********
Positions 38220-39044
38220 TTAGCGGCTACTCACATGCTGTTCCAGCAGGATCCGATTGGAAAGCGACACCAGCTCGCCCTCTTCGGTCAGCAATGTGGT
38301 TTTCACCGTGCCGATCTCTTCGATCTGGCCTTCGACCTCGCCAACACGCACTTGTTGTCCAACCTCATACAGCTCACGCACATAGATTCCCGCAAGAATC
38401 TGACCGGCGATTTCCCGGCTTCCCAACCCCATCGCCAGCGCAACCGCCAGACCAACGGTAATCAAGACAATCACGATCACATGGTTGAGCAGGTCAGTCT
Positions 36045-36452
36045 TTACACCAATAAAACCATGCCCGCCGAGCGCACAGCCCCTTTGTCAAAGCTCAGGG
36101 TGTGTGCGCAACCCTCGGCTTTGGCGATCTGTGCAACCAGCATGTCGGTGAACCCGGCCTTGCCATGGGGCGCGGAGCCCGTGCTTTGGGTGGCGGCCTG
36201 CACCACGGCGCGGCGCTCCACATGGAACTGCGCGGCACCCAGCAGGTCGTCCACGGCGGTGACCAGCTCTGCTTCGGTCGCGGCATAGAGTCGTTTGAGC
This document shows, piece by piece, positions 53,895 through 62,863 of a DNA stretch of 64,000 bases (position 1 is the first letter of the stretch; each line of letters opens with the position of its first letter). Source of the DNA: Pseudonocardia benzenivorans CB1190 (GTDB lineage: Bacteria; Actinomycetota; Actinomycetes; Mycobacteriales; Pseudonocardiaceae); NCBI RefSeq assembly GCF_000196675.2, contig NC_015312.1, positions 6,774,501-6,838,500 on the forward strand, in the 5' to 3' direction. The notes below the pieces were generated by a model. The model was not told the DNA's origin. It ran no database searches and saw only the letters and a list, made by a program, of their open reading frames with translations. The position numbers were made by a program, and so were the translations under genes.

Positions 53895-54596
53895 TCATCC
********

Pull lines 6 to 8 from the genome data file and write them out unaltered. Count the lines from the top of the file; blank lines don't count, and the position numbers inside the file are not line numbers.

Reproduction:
36045 TTACACCAATAAAACCATGCCCGCCGAGCGCACAGCCCCTTTGTCAAAGCTCAGGG
36101 TGTGTGCGCAACCCTCGGCTTTGGCGATCTGTGCAACCAGCATGTCGGTGAACCCGGCCTTGCCATGGGGCGCGGAGCCCGTGCTTTGGGTGGCGGCCTG
36201 CACCACGGCGCGGCGCTCCACATGGAACTGCGCGGCACCCAGCAGGTCGTCCACGGCGGTGACCAGCTCTGCTTCGGTCGCGGCATAGAGTCGTTTGAGC